Soldier of Destiny
Pegasus Books, New York, 2015, 608 pages
Book Review published on: May 5, 2017
It is fair to ask, “what more is there to be said about Napoleon Bonaparte?” After all, there are endless volumes about his life, and he is one of the most famous figures in Western history, as well as the man Carl von Clausewitz called “the God of War.” Michael Broers answers that question in his recent biography Napoleon: Soldier of Destiny. In this highly readable account of Napoleon’s life and career through 1805, Broers gives us a textured picture of a man who goes far beyond the scheming social climber and despot that many portray.
Broers has excellent credentials for this project. He is a professor of Western European history at Oxford University, specializing in Italian and French history. He has written a number of books on Napoleon and Europe during Napoleon’s time. In spite of his obvious affection for his subject, he is no apologist. His tone remains neutral and scholarly throughout.
As anyone who has enjoyed David McCullough’s lauded (and laudable) biography of John Adams can attest that a subject’s personal correspondence is the key to taking their story to the next level—raising it above the mere recitation of facts to a compelling narrative. This is a resource that was long denied to Bonaparte’s biographers. As the Fondation Napoléon notes on its website:
Since the end of the French Empire, there have been numerous collections of Napoleon’s letters, which has made any study of them a lengthy and tedious process. The Correspondence published during the Second Empire, owing to its political and hagiographical nature, was in fact only a very partial synthesis, and of a corpus which was itself already very scattered. Furthermore, the selection of letters and interference with the texts by the Commission Historique rendered this a biased work, provoking a considerable volume of criticism from the moment it was published. From the 1880s onwards and throughout the 20th century, historians and archivists have laboured to complete and correct the work published during the Second Empire.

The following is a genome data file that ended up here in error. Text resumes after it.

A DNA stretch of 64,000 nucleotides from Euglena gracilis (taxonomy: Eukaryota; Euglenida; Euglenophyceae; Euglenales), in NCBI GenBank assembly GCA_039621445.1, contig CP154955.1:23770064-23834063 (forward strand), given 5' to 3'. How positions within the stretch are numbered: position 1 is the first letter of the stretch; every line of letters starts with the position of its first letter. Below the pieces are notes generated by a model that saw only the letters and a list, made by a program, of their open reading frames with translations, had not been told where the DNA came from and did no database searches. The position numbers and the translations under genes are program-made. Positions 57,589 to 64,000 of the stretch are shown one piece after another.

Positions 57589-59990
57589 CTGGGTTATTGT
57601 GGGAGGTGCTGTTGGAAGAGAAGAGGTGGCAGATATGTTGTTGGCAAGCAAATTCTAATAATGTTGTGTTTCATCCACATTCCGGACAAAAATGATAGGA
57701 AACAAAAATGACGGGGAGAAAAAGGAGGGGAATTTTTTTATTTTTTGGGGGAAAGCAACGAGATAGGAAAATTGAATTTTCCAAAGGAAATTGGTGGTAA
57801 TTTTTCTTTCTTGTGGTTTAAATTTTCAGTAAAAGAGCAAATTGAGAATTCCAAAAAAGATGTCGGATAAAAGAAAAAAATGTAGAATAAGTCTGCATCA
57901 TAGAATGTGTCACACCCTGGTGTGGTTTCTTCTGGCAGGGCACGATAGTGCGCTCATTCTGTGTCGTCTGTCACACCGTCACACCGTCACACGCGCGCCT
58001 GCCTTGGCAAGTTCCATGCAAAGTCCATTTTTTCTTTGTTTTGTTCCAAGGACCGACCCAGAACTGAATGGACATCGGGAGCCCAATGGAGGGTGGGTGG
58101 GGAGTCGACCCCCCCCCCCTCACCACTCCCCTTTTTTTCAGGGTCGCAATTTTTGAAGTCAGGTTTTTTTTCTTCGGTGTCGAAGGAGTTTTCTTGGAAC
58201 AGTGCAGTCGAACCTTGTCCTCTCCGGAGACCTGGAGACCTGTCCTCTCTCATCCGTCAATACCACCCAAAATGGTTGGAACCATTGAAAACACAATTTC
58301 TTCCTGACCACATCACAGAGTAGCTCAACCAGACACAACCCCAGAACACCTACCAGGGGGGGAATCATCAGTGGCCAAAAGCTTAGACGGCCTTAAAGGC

In 2002, the Fondation Napoléon undertook a project to centralize and publish all of his correspondence. Taking advantage of this new resource, Broers gives us a clear view of not only his subject’s actions, but also his thinking as well. Moving chronologically, the narrative takes the reader from the history of Napoleon’s family in Corsica through his accelerated rise to power in the tumult that was revolutionary and post-revolutionary France.
Of particular interest to politically minded readers are Broers’s accounts of Napoleon’s first forays into nation building. The deftness with which Napoleon created a de facto monarchy and royal court in Mombello under the guise of creating the Cisalpine Republic is impressive in and of itself, but even more so in that he did it beneath the notice of the Directory in Paris. Broers’s raises the interesting question of why and how the young Corsican recreated in his home the structures and forms of a royal court without ever having experienced such a court himself.
Broers’s account of the failure of Napoleon to successfully govern Egypt stands in stark contrast to his success in the Cisalpine Republic. In many ways, Napoleon’s attempts to impose European customs on a non-European people, and his ham fisted and ill-conceived efforts to cloak his actions in terms of Islamic tradition mirror the difficulties still faced today by Western powers attempting to pacify parts of the region.
While the work is obviously useful for the serious scholar, it is not ponderous. It is well within reach of any educated reader and is compelling enough to hold one’s interest. Those willing to invest a modicum of time and thought, will find it rewarding.
Book Review written by: Andrew B. Mitchell, Fort Leavenworth, Kansas